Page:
September 2, 2015
In some ways, starting is easy. One the hardest things you may have to do is to keep going.
But yesterday you said getting started is hard.
It is. Getting those first words down is very hard. But coming back day after day and adding more words and shaping them into something that matters is even harder.
One of the problems is that when you announce to friends that you're writing a book or even something less ambitious like thirty blog posts in thirty days, they are so nice and supportive that you feel you've accomplished it just by announcing it.
This is a phenomenon that dieters encounter. When a dieter announces "I'm going to lose ten pounds", the response is "that's great!"
Initially, it goes well. You know there are always those first few pounds that drop off easily when you eliminate the obvious things and start exercising.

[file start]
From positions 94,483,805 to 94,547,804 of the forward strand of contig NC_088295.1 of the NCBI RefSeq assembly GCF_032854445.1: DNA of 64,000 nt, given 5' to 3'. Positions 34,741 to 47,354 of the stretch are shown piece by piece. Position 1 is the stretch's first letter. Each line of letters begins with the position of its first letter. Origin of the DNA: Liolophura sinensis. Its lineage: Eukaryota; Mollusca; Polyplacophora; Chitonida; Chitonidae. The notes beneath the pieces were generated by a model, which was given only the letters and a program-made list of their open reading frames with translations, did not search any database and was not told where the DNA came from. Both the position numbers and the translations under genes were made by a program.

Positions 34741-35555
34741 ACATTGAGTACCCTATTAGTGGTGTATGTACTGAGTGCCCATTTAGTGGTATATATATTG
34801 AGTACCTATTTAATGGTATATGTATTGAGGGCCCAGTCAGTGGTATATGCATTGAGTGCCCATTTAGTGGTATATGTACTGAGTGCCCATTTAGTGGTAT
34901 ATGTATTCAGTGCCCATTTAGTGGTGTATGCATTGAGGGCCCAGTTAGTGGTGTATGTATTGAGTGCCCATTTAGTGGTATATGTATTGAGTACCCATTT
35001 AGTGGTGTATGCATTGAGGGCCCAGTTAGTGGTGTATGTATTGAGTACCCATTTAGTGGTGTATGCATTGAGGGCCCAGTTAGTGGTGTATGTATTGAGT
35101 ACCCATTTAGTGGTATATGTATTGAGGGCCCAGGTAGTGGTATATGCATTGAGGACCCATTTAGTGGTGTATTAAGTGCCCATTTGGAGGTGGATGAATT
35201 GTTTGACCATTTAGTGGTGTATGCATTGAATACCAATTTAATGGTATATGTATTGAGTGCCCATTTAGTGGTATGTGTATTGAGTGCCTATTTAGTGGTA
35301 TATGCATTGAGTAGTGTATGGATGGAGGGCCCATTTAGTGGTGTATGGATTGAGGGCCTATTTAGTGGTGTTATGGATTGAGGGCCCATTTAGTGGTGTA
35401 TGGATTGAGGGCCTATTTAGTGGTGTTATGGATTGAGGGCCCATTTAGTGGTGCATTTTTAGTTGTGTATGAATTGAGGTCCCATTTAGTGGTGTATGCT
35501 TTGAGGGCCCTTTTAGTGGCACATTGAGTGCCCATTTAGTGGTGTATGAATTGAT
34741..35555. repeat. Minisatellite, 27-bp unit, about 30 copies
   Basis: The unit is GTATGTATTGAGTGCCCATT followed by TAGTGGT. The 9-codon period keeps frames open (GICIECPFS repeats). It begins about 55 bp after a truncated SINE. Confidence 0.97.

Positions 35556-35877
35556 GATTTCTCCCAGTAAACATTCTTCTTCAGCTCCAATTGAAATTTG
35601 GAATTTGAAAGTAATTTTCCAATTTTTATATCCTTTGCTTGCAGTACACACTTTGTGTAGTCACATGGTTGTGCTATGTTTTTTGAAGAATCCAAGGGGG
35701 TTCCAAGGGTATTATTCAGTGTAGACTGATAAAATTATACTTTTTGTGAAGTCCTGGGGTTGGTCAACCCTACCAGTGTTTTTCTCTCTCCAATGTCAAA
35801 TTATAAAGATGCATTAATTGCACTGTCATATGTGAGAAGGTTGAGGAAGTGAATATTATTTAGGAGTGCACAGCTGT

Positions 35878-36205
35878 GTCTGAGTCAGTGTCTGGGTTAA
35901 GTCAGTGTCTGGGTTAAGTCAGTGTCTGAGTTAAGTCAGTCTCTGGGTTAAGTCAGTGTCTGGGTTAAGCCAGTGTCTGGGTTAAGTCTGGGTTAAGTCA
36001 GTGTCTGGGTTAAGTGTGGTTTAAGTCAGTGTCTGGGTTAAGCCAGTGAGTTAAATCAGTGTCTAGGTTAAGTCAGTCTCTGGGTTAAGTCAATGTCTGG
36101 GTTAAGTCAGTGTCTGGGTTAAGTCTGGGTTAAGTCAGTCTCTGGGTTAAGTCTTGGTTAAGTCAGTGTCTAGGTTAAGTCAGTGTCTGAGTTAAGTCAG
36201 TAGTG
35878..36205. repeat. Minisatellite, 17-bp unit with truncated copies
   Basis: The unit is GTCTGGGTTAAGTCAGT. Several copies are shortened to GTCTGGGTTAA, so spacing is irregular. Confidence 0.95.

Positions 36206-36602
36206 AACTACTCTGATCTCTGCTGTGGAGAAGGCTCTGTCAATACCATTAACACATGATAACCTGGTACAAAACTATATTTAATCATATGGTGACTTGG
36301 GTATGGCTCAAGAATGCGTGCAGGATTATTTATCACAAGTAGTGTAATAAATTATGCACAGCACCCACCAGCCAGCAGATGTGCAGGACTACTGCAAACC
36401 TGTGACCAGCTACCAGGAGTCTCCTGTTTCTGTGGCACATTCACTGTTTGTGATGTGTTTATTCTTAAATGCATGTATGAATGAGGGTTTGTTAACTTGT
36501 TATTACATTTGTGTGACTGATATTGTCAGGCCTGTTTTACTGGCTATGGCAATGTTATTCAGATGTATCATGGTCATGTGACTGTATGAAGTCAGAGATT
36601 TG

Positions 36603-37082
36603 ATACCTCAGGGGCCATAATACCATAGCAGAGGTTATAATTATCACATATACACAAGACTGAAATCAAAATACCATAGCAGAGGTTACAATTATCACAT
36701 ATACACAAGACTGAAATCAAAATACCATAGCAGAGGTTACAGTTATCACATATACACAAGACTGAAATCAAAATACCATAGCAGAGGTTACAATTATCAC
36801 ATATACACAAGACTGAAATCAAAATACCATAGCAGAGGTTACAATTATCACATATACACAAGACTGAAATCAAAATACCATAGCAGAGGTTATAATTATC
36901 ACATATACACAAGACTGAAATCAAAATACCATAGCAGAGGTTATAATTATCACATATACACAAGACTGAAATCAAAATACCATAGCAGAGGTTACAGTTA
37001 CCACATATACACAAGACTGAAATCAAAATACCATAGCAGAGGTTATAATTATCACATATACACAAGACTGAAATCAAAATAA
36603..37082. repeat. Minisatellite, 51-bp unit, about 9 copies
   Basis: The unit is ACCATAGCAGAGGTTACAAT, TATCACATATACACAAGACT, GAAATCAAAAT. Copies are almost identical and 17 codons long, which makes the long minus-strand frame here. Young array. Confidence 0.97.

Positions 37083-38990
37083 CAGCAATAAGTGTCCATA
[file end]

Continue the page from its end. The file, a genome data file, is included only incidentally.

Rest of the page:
But then it's two weeks later and you're stuck at a weight and your friends ask you how the diet is going and now all you feel is the failure of not achieving your goal. You don't focus on the six pounds you've dropped. All you can see are the four pounds you are short of your goal.
You've failed. Actually, that ice cream looks pretty good right now.
We'll talk about that ice cream in another post - but whether you eat it or not, the next morning you need to keep going.
You need to keep running even though the media coverage of the marathon ended hours ago and the crowds have gone home. Your friends are still there for you if you need them. But mostly you don't need them.
What you need is to sit down and do the work.
Writers always say writing is hard.
Non-writers don't believe them because they never continue long enough to hit the hard part.
To me, this hard part is also the fun part. I can't wait to see how my story decides to reveal itself today. I get to watch a movie that no one else has seen. And if I don't write that movie down, no one else will ever see it.
It would be a shame if no one saw what you are working on.